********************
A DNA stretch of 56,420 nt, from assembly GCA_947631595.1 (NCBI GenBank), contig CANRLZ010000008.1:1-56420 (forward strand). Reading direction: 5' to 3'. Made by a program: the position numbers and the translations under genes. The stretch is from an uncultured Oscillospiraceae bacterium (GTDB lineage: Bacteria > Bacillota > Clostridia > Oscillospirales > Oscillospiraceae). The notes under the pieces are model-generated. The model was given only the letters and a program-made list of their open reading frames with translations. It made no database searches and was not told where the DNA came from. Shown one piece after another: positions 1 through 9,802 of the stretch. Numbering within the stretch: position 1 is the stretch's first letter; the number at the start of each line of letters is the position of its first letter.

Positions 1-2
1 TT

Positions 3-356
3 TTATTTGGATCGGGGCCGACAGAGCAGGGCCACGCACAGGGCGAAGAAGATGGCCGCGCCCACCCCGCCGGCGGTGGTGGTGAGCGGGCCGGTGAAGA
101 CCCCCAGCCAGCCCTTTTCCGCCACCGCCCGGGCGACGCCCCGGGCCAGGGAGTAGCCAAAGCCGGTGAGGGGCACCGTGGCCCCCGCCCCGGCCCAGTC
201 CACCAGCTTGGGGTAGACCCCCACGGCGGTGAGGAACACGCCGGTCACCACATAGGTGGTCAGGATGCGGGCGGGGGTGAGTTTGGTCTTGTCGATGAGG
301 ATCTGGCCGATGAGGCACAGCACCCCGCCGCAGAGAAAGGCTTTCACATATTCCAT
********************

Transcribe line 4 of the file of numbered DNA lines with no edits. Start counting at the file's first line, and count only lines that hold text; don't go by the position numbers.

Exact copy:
Positions 3-356